Reve and her husband are world-famous Las Vegas illusionists. They have three lovely young daughters, a beautiful home, and what seems like a charmed life. But Reve’s world is shattered when an intruder alters her trick pistol and she accidentally shoots and kills her beloved husband onstage.

Fearing for her daughters’ lives, Reve flees with them to the place she has always felt safest—an antiquated farmhouse in the forest of Hawley Five Corners, where the magic of her ancestors reigns, and her oldest friend—and first love—is the town’s chief of police. Here, in the forest, with its undeniable air of enchantment, Reve hopes she and her girls will be protected.

Delving into the past for answers, Reve is drawn deeper into her family’s legends. What she discovers is The Hawley Book of the Dead, an ancient leather-bound journal holding mysterious mythic power. As she pieces together the truth behind the book, Reve will have to shield herself and her daughters against an uncertain, increasingly dangerous fate. For soon it becomes clear that the stranger who upended Reve’s life in Las Vegas has followed her to Hawley—and that she has something he desperately wants.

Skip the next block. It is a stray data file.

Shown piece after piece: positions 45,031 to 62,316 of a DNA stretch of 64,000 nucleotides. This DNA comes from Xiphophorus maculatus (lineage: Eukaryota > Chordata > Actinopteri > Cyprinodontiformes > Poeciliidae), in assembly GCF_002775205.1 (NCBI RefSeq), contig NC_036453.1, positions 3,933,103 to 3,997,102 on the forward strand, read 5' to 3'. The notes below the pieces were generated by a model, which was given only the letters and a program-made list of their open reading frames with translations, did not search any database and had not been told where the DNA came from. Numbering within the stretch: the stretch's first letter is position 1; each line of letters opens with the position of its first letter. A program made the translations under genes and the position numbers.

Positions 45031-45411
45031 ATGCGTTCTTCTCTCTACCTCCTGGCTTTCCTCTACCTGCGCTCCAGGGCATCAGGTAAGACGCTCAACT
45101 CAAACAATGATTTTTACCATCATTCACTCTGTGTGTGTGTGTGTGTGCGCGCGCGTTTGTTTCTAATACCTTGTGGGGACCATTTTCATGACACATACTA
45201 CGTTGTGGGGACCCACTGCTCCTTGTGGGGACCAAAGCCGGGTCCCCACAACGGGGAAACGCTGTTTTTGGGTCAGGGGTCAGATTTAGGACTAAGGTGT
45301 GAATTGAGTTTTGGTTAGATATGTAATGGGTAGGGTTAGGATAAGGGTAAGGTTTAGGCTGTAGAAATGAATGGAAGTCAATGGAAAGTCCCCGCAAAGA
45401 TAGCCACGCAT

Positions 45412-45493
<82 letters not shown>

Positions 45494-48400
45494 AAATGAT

Brimming with rich history, suspense, and magic, The Hawley Book of the Dead is a brilliantly imagined debut novel from a riveting new voice.

About Chrysler

Photo by Tracey Eller
Chrysler Szarlan lives in western Massachusetts with her family, works part-time as a bookseller at the Odyssey Bookshop, and rides her horse in the Hawley Forest whenever possible. An alumnae of Marlboro College, she jogged racehorses and worked as a magician’s assistant before graduating from law school, after which she worked as a managing attorney with Connecticut Legal Rights Project. She is deep into her next novel.

Website  ~  Twitter @/ChryslerSzarlan  ~  Facebook  ~  Goodreads